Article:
Heike Scholz from Mobile Zeitgeist has asked us some questions around mobile marketing, looking at click through rates (CTRs) and what differences we have experienced in each country and/or region. See the interview below.
- Gemalto has carried out campaigns for carrier-related products and services. Do these services have better click through rates (CTRs) than other (non-carrier-related) products?
We haven’t noticed any difference in click through or take up rates between carrier and non-carrier products. In fact the main factors that have an impact on consumer responses are the same as in traditional marketing campaigns. These include:
- The relevance of the campaign to the user (targeting)
- The type of promotional offer (discount, reward points etc.)
- The type of media channel (banner, SMS, interactive SMS etc.)
- How do non-carrier-related products/services perform? Is user acceptance higher when receiving an interactive SMS from a carrier the user has a contract with?
User acceptance is naturally higher if you receive promotional messages from your carrier as their services can normally only be accessed by their subscribers (unless another operator is trying to get you to switch). However, you are more likely to open a message from your telco as you generally have a trusted relationship with them.
Campaigns running through interactive SMS usually have 2 to 6 times higher CTR than standard SMS campaigns, in some cases even higher. An interactive SMS can pop up on the idle screen of any mobile and allows direct actions from users with one click such as accessing a website, downloading a coupon or placing a call. This means that the user doesn’t have to go into their inbox to read the message or remember any short codes to dial.
- Do prepaid or postpaid customers have higher CTRs?
No, in most of the campaigns we have run, postpaid and prepaid customers both showed similar CTR. This was even the case for mobile carrier subscription services.
- Does this differ by country?
Again we haven’t noticed significant differences in response rates between carrier and non-carrier or prepaid and postpaid. However, we have noticed natural differences of CTRs for the products and services offered in different countries. This is down to the culture and interests of the specific country.
- Are there differences in CTR/response according to whether users live in developed or developing countries?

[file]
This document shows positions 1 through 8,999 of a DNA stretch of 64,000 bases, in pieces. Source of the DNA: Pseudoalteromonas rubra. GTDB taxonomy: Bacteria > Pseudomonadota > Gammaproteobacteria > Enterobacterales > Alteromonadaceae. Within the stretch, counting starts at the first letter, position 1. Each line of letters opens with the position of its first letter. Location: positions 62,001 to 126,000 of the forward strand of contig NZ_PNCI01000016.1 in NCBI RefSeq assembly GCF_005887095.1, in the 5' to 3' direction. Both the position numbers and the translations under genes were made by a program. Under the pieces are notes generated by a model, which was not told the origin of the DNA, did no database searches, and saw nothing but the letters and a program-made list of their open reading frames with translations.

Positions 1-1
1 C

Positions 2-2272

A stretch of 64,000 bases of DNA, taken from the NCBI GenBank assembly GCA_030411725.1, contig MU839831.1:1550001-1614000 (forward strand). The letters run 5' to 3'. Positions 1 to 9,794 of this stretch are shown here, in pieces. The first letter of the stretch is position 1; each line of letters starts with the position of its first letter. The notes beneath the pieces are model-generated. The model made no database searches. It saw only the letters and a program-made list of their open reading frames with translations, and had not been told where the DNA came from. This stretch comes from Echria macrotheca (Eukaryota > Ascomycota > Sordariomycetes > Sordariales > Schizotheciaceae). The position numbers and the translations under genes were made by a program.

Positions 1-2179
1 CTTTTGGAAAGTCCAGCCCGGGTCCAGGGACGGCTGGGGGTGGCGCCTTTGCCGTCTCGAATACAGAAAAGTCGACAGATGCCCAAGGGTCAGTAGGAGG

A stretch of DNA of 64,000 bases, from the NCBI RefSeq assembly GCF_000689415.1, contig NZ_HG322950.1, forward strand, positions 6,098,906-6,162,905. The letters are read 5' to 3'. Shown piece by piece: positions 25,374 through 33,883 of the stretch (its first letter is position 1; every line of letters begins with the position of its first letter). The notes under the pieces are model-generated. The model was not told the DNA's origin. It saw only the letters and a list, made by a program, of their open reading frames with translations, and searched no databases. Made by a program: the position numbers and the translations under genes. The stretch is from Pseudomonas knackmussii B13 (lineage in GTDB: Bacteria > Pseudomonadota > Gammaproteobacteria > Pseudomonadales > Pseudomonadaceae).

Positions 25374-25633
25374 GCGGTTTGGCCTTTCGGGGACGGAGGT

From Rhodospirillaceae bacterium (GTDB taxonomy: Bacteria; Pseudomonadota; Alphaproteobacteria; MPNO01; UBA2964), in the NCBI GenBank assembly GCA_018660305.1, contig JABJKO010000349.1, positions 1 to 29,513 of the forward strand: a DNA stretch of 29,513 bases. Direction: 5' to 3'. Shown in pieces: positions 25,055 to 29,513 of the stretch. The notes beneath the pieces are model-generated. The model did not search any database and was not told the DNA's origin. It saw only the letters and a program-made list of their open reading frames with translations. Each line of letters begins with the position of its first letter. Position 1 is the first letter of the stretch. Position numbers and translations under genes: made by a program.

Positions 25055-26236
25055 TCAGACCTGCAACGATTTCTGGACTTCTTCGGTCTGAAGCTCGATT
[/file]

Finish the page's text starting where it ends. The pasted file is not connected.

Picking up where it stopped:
We haven’t observed any difference between “developed / developing” countries, as long as you promote the right services and offers to the right segment, while respecting the basic rules of customer engagement, including the proper management of opt-in databases and good segmentation.
- Which countries perform best, which ones perform most poorly, and why?
We have been pretty surprised by the fact that we have not seen any specific behaviour by country. Some services can be of interest in all countries while others are only relevant to one specific culture or region. Again it seems to be the campaign itself and the delivery method
In one mobile campaign in India, a message promoting a sports news service was tested on similar target audiences using two delivery methods: a standard SMS and an interactive one. The response rate for the former, where the customer had to send a text message, was just 0.2%; for the latter, where the customer only had to press one button on their phone, it was 7.7%.
- Are there special user groups (by country and demographic) that perform best?
Once again it is hard to see any generalisation within specific demographic groups. As with the situation for different countries from the previous question, the key is to link segment interest with key offer/service and best time for promotion. Therefore, we can easily say that promotions for ringtones will work best with teenagers but other services work equally well across all ages and socio-demographic groups. However, there is not one group which consistently generates lower or higher CTRs. We have found that with the combination of best consumer engagement practices, an easy-to-use, attractive interface and a truly interactive messaging channel (like Gemalto Interactive SMS), you can gain excellent results. An example of this is football fans:
“People get the information when they need it,” says Colin McCaffery, Director of Products at global mobile communications organization 2ergo. For example, in England, 2ergo’s client ESPN has the mobile broadcasting rights to all Premier League soccer games. Most fans will want to see a roundup of that day’s goals while they’re away from their home, probably when they’re on the way back from attending a game themselves. So, at 5:15 every Saturday afternoon, any soccer fan subscribing to the service can view all the best footage of that day’s action on their handset, at a time when they want to see it. More…
We hope this answers some of your questions, Heike. As you can see, there isn’t a one size fits all when it comes to running campaigns. Interactive SMS can help achieve higher CTRs and it’s important to work closely with the mobile operator on a campaign as they know their customers the best. They can help pinpoint the relevant demographic.
Open to further contributions on this – feel free to leave a comment or come and visit us at Mobile World Congress in Hall 8 on stand 8A102. Thanks again to Heike Scholz of Mobile Zeitgeist for the insightful questions.